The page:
The range of potential adaptation aetiologies means that relying on TMS or other non-invasive neurostimulation paradigms alone might limit the inferences that can be made by a single experiment. As will be discussed in the next sections, technologies that allow inferences to be made regarding central nervous system behaviour during volitional actions might provide routes for further exploration of neural adaptation to resistance training.

High-density surface electromyography: potential for source identification

Stimulation techniques, including TMS, involve the study of evoked responses. Therefore, stimulation methods will always be, to some extent, limited in their ability to make inferences about behavioural outcomes as they do not allow capturing changes in volitional neural activity. On the other hand, recent technological advances allow a non-invasive study of the activity of large populations of motor units during voluntary contractions in the full recruitment range of a muscle through careful decomposition of HDsEMG (Fig. 3a; Holobar and Zazula 2007; Farina et al. 2016; Del Vecchio et al. 2020). Furthermore, due to the spatial ‘signature’ of each motor unit discharge, it is possible to longitudinally track motor units across recording sessions (Martinez-Valdes et al. 2017; Del Vecchio and Farina 2020), thus allowing direct comparison of potential changes in motor unit properties as a result of an intervention (e.g., training/rehabilitation protocol). Using this methodology, it has recently been shown that increased force production following short-term resistance training was accompanied by decreased recruitment threshold (Fig. 3b) and increased firing rate (Fig. 3c) of a large population of longitudinally-tracked motor units (Del Vecchio et al. 2019). These findings clearly support that early adaptations to resistance training are of neural origin. However, since motor unit activity represents transformation of synaptic sensory and descending inputs, establishing the origin of decreased recruitment and augmented firing rate is challenging.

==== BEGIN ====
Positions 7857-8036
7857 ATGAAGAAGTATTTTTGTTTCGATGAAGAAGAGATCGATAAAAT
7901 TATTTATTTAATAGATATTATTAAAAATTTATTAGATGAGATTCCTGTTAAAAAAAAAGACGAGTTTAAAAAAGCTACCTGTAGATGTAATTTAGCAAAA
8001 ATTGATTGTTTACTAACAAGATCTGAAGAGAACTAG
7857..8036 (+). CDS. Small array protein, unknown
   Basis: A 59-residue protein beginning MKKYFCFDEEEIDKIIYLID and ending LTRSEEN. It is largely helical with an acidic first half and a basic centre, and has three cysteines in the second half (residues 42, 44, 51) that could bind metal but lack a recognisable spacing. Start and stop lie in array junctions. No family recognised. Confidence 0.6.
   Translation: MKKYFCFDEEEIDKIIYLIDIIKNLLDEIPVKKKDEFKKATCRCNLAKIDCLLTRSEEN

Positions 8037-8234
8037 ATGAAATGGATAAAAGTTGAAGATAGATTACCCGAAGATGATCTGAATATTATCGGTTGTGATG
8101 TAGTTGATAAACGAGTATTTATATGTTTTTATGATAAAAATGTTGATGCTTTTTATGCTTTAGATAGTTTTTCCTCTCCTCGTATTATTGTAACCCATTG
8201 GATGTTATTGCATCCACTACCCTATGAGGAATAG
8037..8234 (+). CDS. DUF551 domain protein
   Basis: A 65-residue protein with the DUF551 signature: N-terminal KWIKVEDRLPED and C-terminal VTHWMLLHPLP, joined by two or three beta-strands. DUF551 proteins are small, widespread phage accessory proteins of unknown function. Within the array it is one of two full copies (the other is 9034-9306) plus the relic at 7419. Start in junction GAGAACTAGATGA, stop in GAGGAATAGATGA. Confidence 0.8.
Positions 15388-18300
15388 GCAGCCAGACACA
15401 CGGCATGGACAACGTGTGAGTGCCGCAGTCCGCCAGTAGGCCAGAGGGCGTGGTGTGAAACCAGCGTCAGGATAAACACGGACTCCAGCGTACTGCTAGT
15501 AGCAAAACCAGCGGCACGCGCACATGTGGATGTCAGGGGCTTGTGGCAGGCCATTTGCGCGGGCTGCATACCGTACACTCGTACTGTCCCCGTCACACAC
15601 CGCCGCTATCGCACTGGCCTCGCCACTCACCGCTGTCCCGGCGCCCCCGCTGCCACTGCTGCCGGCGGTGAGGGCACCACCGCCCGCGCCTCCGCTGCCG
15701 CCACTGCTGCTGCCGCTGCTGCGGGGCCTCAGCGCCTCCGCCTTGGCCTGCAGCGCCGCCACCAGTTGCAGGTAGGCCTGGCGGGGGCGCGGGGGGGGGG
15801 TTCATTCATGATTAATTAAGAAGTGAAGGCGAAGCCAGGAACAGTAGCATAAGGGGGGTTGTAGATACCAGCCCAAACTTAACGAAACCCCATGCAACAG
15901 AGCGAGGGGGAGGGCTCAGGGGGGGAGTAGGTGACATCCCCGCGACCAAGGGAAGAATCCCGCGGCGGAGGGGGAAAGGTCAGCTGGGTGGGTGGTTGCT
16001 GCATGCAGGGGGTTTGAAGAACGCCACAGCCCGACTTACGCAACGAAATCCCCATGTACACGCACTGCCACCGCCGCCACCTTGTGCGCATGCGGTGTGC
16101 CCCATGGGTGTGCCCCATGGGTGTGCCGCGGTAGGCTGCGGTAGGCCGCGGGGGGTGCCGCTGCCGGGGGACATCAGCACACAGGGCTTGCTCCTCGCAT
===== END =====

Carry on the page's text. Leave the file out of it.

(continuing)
Fig. 3
figure 3

Adapted from Del Vecchio et al. (2019), with permission. c Concomitantly with decreased recruitment thresholds, motor unit firing rate have also been shown to be augmented with short-term resistance training when the same motor units are tracked across time (Del Vecchio et al. 2019), whereas no such phenomenon is observed in the control group; consistent with the data previously obtained from fine-wire electromyography (Van Cutsem et al. 1998). The scatter plot and data from Del Vecchio et al. (2019), with permission

Motor unit changes following strength training. a Whilst the more invasive fine-wire/needle electromyography is still considered the ‘gold standard’ for discerning the activity of single motor unit action potentials, recent advances in technology have allowed decomposition (line 1 in orange) of the interference electromyogram (the summated motor unit activity) from surface recordings (i.e., high-density EMG). Inferring changes in the nervous system from the global surface EMG is limited due to amplitude cancellation and the non-linear relationship between the size of action potentials and recruitment threshold; however, decomposition of the signal into individual motor unit spike trains infers activity of single motoneurons due to one-to-one relationship between axonal (left) and motor unit (right) action potentials by the muscle unit. From Del Vecchio et al. (2020), with permission. b A raster plot of decomposed motor unit spike trains from high-density EMG during a trapezoidal contraction at 35% of maximal force before and after short-term resistance training (intervention) or no change in physical activity (control). Short-term resistance training decreased motor unit recruitment thresholds (note the dark blue boxes), whereas derecruitment thresholds remained unchanged.